The impact of institutional context on human resource management in three Chinese societies

Irene Hau‐siu Chow (Department of Management, The Chinese University of Hong Kong, Shatin, Hong Kong)

Employee Relations

ISSN: 0142-5455

Publication date: 1 December 2004


The present study utilizes institutional theory as a framework to analyze human resource (HR) practices in the People's Republic of China, Taiwan, and Hong Kong. It looks at the influence that environmental factors such as social and political systems, legislation, the power of labor unions and trade associations have on the adoption of HR practices. The salient institutional characteristics of the three Chinese societies are described, and then the influence of unions and labor legislation at the firm level are highlighted. In addition, the HR function and current human resource management (HRM) practices are explored using four distinct dimensions of HRM practices (i.e. staffing, training, performance evaluation, and compensation) among the three Chinese societies. The configurations of HR systems are quite different across the three Chinese societies. This paper attempts to explain the similarities and differences in HRM practices from the perspective of institutional theory. Practical implications and future research directions are provided.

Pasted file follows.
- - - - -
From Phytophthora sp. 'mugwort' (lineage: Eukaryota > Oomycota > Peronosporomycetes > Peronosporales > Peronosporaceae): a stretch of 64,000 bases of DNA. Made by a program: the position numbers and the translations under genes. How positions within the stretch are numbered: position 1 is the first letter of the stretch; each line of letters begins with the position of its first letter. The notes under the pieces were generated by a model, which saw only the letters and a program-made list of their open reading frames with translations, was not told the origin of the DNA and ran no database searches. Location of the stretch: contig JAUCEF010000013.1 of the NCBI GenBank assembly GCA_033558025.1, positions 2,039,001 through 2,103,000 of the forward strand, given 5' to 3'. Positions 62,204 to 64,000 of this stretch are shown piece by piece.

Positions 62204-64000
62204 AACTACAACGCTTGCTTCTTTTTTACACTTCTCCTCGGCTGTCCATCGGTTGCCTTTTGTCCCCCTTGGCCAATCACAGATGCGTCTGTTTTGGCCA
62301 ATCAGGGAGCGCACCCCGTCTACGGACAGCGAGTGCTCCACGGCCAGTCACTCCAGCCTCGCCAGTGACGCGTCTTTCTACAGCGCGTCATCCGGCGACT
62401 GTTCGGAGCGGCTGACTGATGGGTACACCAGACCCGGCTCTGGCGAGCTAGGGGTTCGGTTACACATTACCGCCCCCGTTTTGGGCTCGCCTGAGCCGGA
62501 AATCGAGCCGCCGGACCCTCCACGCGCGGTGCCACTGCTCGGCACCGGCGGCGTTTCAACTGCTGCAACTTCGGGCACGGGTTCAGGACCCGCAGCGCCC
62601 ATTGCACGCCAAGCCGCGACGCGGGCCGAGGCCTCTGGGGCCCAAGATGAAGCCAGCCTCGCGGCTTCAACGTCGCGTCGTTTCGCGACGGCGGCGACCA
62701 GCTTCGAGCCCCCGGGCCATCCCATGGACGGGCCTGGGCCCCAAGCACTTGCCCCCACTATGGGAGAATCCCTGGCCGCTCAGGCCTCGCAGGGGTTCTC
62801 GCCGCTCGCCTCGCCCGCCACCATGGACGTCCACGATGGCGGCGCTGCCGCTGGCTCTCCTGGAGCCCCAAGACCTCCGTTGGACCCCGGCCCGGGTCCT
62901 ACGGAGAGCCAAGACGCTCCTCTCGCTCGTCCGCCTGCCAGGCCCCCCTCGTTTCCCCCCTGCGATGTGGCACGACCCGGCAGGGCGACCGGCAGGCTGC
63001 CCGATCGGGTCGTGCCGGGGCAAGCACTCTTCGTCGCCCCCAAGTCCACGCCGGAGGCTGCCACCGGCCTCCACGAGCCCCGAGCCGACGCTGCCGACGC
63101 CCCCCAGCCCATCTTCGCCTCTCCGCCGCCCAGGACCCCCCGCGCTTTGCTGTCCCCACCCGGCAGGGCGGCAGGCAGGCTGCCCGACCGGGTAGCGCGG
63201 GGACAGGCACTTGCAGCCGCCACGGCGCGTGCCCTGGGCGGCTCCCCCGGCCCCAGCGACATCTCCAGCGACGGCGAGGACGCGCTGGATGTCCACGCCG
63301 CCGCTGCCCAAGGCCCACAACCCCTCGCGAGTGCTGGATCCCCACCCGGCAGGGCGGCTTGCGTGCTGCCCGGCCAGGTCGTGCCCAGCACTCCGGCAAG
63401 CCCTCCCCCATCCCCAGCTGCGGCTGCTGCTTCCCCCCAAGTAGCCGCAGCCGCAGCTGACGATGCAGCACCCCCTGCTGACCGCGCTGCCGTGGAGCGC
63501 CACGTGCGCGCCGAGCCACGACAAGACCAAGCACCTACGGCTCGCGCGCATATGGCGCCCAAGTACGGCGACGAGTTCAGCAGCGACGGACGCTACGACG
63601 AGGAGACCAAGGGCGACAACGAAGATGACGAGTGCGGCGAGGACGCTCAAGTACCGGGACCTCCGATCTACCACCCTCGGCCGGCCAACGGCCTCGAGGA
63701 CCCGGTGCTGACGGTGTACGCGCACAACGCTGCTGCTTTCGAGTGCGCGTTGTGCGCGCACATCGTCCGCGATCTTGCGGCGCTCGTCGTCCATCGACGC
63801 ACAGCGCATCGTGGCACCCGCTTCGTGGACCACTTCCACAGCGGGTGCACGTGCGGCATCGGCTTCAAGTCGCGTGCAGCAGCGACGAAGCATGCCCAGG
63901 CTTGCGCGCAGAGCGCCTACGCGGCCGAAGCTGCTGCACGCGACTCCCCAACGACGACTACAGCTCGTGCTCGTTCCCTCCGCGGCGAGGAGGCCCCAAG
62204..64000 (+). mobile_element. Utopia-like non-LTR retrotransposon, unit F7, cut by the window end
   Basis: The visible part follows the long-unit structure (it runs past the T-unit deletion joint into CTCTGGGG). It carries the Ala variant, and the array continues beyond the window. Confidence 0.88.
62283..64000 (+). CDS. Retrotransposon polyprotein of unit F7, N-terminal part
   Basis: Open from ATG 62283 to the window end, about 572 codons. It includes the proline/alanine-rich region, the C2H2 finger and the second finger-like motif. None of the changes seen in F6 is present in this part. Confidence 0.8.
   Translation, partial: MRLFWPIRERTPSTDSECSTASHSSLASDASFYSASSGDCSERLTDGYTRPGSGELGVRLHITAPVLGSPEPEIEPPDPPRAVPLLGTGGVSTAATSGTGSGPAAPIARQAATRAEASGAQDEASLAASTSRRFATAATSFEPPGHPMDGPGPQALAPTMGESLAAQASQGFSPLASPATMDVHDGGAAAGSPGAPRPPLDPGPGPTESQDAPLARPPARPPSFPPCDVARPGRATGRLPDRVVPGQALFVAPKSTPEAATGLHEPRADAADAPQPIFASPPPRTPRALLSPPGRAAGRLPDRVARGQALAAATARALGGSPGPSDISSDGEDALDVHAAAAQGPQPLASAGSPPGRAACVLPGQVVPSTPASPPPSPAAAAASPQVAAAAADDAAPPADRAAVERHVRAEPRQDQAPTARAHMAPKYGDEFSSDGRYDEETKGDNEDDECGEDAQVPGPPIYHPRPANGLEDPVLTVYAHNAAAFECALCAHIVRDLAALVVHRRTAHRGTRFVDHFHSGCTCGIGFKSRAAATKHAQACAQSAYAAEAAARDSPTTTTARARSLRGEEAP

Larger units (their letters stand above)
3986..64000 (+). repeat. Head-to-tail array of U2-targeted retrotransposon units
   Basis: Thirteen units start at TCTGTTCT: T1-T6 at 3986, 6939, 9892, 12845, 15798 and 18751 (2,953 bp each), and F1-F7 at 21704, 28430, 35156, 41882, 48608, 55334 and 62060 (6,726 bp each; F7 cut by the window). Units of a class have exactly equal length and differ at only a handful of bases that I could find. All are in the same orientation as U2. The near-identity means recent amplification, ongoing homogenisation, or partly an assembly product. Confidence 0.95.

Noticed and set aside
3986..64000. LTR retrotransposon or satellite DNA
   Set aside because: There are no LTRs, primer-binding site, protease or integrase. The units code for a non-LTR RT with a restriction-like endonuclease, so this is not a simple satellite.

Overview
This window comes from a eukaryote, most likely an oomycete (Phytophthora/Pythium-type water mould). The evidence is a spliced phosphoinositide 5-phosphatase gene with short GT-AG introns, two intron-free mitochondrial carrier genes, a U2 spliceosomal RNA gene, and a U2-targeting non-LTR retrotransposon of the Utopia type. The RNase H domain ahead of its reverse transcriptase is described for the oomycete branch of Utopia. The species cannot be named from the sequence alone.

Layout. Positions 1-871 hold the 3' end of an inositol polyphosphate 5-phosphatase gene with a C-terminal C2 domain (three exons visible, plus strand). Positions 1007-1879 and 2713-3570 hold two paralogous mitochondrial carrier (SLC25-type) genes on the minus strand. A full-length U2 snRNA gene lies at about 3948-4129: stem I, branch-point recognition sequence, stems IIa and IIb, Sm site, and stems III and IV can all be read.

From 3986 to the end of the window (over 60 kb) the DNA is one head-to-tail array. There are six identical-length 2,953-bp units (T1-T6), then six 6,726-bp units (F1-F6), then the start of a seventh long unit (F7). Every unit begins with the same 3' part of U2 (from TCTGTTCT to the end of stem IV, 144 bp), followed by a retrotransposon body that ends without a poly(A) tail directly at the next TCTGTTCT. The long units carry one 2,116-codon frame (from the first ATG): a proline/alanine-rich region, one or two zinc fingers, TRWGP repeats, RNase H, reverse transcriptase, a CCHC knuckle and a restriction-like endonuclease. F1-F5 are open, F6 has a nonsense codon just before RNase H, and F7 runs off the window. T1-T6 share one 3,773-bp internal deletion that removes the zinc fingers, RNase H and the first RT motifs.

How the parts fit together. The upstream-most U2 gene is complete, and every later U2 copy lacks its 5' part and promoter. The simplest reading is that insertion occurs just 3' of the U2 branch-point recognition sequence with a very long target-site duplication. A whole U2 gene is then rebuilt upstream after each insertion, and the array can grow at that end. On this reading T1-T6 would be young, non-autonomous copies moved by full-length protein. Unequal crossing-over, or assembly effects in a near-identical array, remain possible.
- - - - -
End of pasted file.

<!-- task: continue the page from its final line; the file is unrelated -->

Hau‐siu Chow, I. (2004), "The impact of institutional context on human resource management in three Chinese societies", Employee Relations, Vol. 26 No. 6, pp. 626-642.

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Copyright © 2004, Emerald Group Publishing Limited

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